The injured worker filed a lawsuit against the building construction company under Labor Law §240. He stated that it applied because the object fell that was being lifted. The building construction company argued that Labor Law §240 did not apply in this case because at best when the pipe was hoisted by the crane, it did not go above the employees waist as he stood on the truck. The court disagreed. They felt that this is not simply the case of something falling off the back of a flatbed truck. The proximate cause of the accident was that the crane operator dropped the second beam which struck the first beam and knocked it off of the truck.

The employee also sought judgment under Labor Law §200 common-law negligence where it is the duty of an owner or general contractor to provide construction site workers with a reasonably safe place to work. However, the court ruled that since the company did not supervise the work or have direct knowledge of the hazard, that Labor Law §200 cannot apply.

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On or around the years of 1997 or 1998, a woman was driving her car on State Route 53 at the intersection with State Route 17 when she was involved in an accident. She stated that as she approached the intersection with the intent to make a left turn, she stopped her car and looked to ensure that she could conduct the turn in safety. She stated that she observed a commercial truck, but that it was so far away and moving so slowly as not to be a hazard in her maneuver. However, as she was nearly through her turn, she was struck in the rear quarter panel by a motorcycle that she had been unable to see.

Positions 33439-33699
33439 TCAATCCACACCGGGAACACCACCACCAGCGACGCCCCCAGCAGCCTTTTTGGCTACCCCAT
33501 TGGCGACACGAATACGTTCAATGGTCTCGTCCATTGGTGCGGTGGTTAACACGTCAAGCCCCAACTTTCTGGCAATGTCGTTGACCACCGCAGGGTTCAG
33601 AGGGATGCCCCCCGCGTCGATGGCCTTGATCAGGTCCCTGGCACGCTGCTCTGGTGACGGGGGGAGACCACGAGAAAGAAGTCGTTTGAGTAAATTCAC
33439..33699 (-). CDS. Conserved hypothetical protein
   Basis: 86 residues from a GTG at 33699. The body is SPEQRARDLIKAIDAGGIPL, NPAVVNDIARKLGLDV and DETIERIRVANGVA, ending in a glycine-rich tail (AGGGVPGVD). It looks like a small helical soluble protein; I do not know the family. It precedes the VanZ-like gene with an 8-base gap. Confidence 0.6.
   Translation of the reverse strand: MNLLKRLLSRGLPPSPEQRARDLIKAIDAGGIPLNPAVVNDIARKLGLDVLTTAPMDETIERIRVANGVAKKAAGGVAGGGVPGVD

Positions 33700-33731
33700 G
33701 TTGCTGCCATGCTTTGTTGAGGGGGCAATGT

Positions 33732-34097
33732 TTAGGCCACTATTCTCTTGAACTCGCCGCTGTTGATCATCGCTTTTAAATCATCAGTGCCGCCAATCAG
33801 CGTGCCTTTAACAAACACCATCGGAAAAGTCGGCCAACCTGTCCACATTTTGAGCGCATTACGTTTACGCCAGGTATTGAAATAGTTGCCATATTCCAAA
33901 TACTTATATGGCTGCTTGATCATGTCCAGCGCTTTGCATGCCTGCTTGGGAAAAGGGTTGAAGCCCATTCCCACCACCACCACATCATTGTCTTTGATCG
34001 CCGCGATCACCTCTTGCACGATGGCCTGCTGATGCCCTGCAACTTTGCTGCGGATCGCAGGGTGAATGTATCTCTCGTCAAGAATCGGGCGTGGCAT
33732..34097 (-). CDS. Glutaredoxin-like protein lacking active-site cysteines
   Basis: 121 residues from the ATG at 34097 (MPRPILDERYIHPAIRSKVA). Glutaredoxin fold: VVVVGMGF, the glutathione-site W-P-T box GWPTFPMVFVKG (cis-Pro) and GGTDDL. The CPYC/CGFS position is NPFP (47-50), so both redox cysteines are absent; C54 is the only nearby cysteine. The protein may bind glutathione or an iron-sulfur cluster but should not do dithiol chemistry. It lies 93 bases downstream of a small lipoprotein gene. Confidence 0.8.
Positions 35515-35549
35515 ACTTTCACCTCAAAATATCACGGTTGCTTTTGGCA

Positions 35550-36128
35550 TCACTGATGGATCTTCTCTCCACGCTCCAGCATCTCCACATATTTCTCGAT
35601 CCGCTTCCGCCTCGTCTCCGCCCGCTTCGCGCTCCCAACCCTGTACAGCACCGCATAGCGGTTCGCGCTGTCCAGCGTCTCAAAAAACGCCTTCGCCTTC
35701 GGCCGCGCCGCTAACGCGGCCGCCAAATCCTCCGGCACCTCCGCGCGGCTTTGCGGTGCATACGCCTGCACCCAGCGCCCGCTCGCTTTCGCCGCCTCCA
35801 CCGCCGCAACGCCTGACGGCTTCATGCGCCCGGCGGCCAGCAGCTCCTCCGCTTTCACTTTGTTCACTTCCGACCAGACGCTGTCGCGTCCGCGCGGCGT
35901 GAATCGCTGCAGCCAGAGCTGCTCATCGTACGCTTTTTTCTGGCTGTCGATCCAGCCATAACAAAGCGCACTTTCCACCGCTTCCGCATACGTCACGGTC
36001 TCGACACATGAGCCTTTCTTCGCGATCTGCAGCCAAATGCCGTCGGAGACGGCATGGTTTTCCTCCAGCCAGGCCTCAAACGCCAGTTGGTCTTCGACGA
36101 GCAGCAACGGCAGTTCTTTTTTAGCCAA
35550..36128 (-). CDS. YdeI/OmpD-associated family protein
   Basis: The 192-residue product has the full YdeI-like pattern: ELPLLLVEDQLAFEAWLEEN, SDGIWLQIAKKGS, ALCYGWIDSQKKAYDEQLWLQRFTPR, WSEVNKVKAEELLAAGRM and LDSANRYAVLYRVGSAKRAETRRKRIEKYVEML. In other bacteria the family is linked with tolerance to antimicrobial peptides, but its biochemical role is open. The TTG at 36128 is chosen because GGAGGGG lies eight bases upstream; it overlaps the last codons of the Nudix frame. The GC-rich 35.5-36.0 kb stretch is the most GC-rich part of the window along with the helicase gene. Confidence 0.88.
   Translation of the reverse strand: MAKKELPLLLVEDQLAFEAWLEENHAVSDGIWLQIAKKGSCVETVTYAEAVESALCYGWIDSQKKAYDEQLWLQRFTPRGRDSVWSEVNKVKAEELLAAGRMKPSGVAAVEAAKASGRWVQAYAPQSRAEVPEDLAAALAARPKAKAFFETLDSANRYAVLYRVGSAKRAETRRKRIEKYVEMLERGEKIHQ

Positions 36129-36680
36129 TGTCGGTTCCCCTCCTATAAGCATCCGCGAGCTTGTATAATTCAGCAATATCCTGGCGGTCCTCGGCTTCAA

The motorcycle driver stated that he had been driving behind the slow moving truck and decided to pass it. He moved out from behind the truck into the right lane and was attempting to pass the vehicle when the woman’s car pulled out in front of him. In the original trial of the case, the court found that he was 70% at fault in the accident and that the woman who was turning left was 30% at fault in the accident.

He sustained severe injury to his left hand which required him to have surgery and to wear a cast for about one month. However, he had previously injured that hand in a chain saw accident and had limited use of the hand prior to the accident in question. The original trial awarded him only $5000.00 for past pain and suffering. The Supreme Court in this case did not feel that the award was sufficient. It was also noted that the victim had sustained damage to his two front teeth that required them to be pulled and a permanent dental bridge to be placed. His face and lip were cut and his nose was broken. These injuries by themselves would have caused him the substantial pain and discomfort following the truck accident that he was claiming compensation for. The court decided that this award should be raised to $35,000.00.